The fair market is the purchase of goods and services whose supply chain has a positive impact on the environment and living beings, including humans. The market as a whole is slowly moving towards this type of purchase. But are the products we buy really ethical? Are we sufficiently informed to define our consumer behavior as ethical? The answer should be positive, YES. But it is not. Orienting ourselves in this universe is very difficult: information about supply chains is unreliable, the scientific language of official sources is difficult to understand and the marketing tends to obscure the real substance of what we consume.
A new discovery (is fair market sustainable?)
According to Exter University, for example, the coconut oil we buy as a sustainable product is responsible for the extinction of many species. In fact, the study compares coconut oil to other vegetable oils (palm, olive, soybean, etc.), highlighting the animal species threatened by the supply chain.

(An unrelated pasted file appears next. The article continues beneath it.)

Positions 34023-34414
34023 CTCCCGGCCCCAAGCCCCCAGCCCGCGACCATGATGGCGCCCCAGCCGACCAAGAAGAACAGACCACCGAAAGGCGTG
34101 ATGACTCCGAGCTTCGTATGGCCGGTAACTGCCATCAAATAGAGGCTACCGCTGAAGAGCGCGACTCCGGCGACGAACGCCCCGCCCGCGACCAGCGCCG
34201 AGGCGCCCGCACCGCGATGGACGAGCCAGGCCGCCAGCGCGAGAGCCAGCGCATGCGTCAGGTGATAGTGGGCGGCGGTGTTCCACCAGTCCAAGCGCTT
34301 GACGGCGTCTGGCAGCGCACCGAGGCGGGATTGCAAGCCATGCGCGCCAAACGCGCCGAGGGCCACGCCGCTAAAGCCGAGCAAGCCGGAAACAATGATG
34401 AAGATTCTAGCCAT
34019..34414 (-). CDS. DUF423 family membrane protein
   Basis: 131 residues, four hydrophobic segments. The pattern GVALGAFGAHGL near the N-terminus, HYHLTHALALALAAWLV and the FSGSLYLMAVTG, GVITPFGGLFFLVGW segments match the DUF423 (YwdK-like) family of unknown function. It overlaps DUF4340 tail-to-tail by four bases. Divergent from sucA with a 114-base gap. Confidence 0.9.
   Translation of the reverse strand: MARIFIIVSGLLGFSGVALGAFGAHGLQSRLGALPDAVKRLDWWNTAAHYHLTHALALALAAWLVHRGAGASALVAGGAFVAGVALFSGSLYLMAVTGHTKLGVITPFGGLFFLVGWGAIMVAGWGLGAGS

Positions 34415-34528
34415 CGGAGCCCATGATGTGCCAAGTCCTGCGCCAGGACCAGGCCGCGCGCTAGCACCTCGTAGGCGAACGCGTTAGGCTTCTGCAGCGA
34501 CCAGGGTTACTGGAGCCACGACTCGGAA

Coconut oil threatens 20.3 species for every million tons produced. Next, olive oil (with 4.12), palm oil (3.8), soybean oil (1.28). The reason: its cultivation in specific tropical areas, such as islands, causes a decrease in biodiversity and the cancellation of topical habitats.
Globally, coconut farms actually take up less space than other oil crops: for example, 12.3 million hectares for coconut palm ones compared to about 18.9 million hectares for oil palm farms. Yet, according to the study, coconut plantations affect 66 species on the IUCN Red List, including 29 vertebrates, seven arthropods, two molluscs and 28 plants.
All human production processes leave their mark on the ecosystem and the environment. This is especially true for agriculture and livestock farming, the sector with the highest greenhouse gas emissions. However, the aim of this study is not to boycott coconut oil and eliminate it from the market, but to promote its sustainable cultivation. Moreover, of fundamental importance is consumers’ education to the complexity of food phenomena. The risk of ethical purchasing is precisely that of boycotting potentially positive products to achieve global food security and sustainable nutrition.